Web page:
Types of Retinal Damage
The retina is a layer of light-sensitive tissue which lines the inside of the eye. When light passes through the lens and hits the retina electrical and chemical agents stimulate nerve impulses and send the message of what is being seen to the brain. The layers of the retina are composed of nerve cells just like the brain.
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Advanced Eye & Vision Support (whole food) Formula 60 vcaps
Whole food, wild crafted herbal vegetarian formula with vision antioxidants, chemical- and preservative-free.
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Meso-zeaxanthin, Lutein, Zeaxanthin & Astaxanthin
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Helps improve circulation & reduce waste build-up.
Krill Oil, 1000mg 60 softgels
Supplies omega-3, EPA, DHA, Vitamin A
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Macular Degeneration Homeopathic Pellets
Supports the health of the macula.
Dr. Grossman’s Bilberry/Ginkgo Combination 2oz (60ml)
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Sublingual vision support - Vegetarian and GMO Free
Melatonin (50) MZS 60 x 3mg Tabs
Retinal Support (wild-crafted herbal formula) 2 oz
Astaxanthin 60 gels 4mg per gelcap
BioMax Food Multi III 90 tabs
Recancostat Powder 57.6 gms
Resveratrol Ultra High Potency 60 gels - Antioxidant
The retina is the most internal layer of the eye. This layer is a very thin, delicate membrane. The term "retina" means "net" or "cobweb" and relates to the appearance of blood vessels within the retina. The retina consists of an outer pigment cell layer and an internal neural layer. In the back of the retina there is a circular depressed area called the optic disc; this is where the optic nerve enters the eye and where its fibers spread out in the neuronal layer of the eye. Because the optic disc contains only nerve fibers and no photoreceptor cells (rods or cones), it is insensitive to light. This is the part of the eye responsible for creating the blind spot that we all notice, most often when we drive.
- The outer neural layer which contains nerve cells and blood vessels;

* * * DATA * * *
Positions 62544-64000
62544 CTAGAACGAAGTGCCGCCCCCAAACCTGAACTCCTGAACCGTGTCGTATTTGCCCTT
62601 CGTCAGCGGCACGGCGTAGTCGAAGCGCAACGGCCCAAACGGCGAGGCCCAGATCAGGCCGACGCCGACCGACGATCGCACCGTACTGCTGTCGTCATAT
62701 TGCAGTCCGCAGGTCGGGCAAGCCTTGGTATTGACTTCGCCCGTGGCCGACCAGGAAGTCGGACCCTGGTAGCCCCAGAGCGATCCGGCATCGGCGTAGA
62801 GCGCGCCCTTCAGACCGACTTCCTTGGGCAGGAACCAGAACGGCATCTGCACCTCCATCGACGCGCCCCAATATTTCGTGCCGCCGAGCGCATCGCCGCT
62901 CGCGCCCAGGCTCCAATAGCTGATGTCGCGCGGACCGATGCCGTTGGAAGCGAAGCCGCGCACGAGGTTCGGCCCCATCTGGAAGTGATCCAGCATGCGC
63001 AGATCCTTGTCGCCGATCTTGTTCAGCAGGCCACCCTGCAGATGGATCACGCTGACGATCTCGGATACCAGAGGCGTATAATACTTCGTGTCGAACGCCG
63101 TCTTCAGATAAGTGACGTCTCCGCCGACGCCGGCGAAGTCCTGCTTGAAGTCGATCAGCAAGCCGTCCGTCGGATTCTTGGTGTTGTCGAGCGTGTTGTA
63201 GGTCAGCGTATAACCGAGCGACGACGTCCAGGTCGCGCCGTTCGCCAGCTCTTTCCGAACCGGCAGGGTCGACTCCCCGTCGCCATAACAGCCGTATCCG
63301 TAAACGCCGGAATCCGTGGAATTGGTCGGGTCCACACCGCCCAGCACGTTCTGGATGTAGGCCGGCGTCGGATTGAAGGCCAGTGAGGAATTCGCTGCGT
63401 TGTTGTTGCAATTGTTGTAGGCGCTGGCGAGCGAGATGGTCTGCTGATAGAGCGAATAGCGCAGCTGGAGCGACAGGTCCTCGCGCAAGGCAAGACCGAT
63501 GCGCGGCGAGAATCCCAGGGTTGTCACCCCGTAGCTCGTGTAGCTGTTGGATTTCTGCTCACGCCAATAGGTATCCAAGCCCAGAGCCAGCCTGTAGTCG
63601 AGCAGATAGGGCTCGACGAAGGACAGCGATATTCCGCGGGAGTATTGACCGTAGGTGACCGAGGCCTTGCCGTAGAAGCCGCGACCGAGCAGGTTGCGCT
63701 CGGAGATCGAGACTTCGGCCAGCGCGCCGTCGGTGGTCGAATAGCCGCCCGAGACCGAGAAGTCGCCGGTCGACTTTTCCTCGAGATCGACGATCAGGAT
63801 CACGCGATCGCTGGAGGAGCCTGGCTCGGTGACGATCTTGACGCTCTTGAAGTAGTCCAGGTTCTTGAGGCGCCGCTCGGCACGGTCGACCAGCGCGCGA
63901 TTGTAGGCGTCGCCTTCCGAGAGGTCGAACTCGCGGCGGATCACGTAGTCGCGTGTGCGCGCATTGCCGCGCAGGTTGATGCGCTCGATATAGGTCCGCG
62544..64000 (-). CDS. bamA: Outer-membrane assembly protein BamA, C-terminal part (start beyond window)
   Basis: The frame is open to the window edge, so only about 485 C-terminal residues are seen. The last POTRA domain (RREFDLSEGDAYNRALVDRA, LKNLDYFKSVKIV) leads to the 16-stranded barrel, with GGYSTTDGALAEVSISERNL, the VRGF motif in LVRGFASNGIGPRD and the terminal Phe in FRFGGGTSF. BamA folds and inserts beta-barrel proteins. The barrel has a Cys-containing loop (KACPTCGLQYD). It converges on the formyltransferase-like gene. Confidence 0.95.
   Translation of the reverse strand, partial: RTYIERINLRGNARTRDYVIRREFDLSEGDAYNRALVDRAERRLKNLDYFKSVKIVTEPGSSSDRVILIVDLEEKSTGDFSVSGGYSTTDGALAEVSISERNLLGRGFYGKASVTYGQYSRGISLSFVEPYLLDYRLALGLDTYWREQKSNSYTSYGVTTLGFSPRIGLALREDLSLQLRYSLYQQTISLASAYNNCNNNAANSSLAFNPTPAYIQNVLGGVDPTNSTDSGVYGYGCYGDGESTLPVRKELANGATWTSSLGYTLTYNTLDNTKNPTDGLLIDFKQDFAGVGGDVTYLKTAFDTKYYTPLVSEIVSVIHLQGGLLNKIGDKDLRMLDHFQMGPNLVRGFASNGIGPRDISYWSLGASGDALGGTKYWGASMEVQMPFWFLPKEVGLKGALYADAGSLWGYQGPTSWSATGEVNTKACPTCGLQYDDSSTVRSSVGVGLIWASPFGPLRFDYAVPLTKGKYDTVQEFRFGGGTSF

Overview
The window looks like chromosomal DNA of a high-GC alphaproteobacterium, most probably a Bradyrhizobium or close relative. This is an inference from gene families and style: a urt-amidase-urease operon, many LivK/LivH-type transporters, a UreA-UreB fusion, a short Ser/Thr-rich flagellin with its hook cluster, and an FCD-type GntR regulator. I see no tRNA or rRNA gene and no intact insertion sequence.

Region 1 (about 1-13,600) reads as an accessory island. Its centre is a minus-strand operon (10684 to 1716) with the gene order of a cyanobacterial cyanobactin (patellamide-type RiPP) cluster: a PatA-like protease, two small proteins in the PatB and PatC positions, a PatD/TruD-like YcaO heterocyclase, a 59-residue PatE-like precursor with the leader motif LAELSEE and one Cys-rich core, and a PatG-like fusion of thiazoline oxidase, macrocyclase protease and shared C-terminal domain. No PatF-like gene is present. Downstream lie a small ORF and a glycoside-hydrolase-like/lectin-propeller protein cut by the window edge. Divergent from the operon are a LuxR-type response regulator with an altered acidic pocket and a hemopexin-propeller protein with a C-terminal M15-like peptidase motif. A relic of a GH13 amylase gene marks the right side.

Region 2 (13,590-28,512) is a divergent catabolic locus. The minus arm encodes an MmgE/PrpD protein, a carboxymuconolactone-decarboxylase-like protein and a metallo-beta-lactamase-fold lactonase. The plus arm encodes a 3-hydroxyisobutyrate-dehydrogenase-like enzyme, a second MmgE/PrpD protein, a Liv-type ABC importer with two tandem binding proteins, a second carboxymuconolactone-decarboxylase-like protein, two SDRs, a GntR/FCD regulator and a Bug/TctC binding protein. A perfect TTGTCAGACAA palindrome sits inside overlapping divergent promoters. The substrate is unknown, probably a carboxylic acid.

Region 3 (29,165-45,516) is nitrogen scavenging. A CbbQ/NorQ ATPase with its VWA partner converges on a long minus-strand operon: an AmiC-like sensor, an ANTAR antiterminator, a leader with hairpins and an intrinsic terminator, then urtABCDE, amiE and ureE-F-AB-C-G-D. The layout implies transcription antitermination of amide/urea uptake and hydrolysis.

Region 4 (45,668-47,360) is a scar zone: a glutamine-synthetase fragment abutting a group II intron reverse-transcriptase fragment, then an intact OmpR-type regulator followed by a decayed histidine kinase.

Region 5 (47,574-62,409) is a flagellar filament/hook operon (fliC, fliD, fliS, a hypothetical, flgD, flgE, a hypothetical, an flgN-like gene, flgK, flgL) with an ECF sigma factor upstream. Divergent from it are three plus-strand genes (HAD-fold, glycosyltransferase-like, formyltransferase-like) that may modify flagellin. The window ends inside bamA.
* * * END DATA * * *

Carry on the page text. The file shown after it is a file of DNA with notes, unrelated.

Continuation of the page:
- the photoreceptor layer which is a single layer containing the light sensing rods and cones;
- a pigmented retinal epithelium (RPE), with the bruch's membrane separating the RPE from the choroid layer; and
- the choroid layer, consisting of connective tissue and very fine capillaries known as choriocapillaries. The tiny capillaries are responsible for carrying nutrients and oxygen to the cellular layers above them.
Learn more about retinal structure and how the retina works.
Symptoms & Effects
The early effects of retinal damage may or may not display noticeable changes in vision. If the damage is near the macula, one could notice various visual effects such as general poor vision, distortion of images such as straight lines appearing wavy, blurry spots in one's central vision, and/or "jack in the box" vision with images appearing and disappearing.
- Dim central vision
- Distorted central vision
- Straight lines that appear wavy
- Spots in the central vision that may appear blurry or dark
- Images that appear then disappear
Causes of Retinal Damage
- Conditions that run genetically in families
- Chronic stress
- Steroids and other damaging drugs.
- Elevated blood sugar (such as in pre-diabetes and diabetes).
- Chronic inflammatory conditions such as rheumatoid arthritis, Crohn's disease.
- Heart disease/poor circulation/high blood pressure
- Chronic digestive issues
- Other health conditions such as kidney disease, certain bacteria
- Other vision conditions such as macular degeneration or myopia, or retinitis pigmentosa.
- Trauma or injury to the eye
- Lack of oxygen to the eye due to poor circulation or too tight contact lens
- Damage to photoreceptors in the retina
- Damage due to changes in sugar balance
- Damage due to changes in connective tissue
- Some vision conditions are worsened by vitamin A
- Also see macular degeneration
Support for the retina
Certain nutrients such as lutein, zeaxanthin, vinpocetine, l-lysine, bilberry, taurine, alpha lipoic acid, lycopene, and a number of vitamins and enzymes and fish oil support the health of these retinal layers.
Also see our juicing recipe to help support retinal health. Juicing is a great way to quickly make nutrients available to your digestive system.
- Best's disease
- Central serous choroidopathy (CSR)
- Choroidal neovascularization
- Lattice degeneration
- Usher syndrome
- Macular degeneration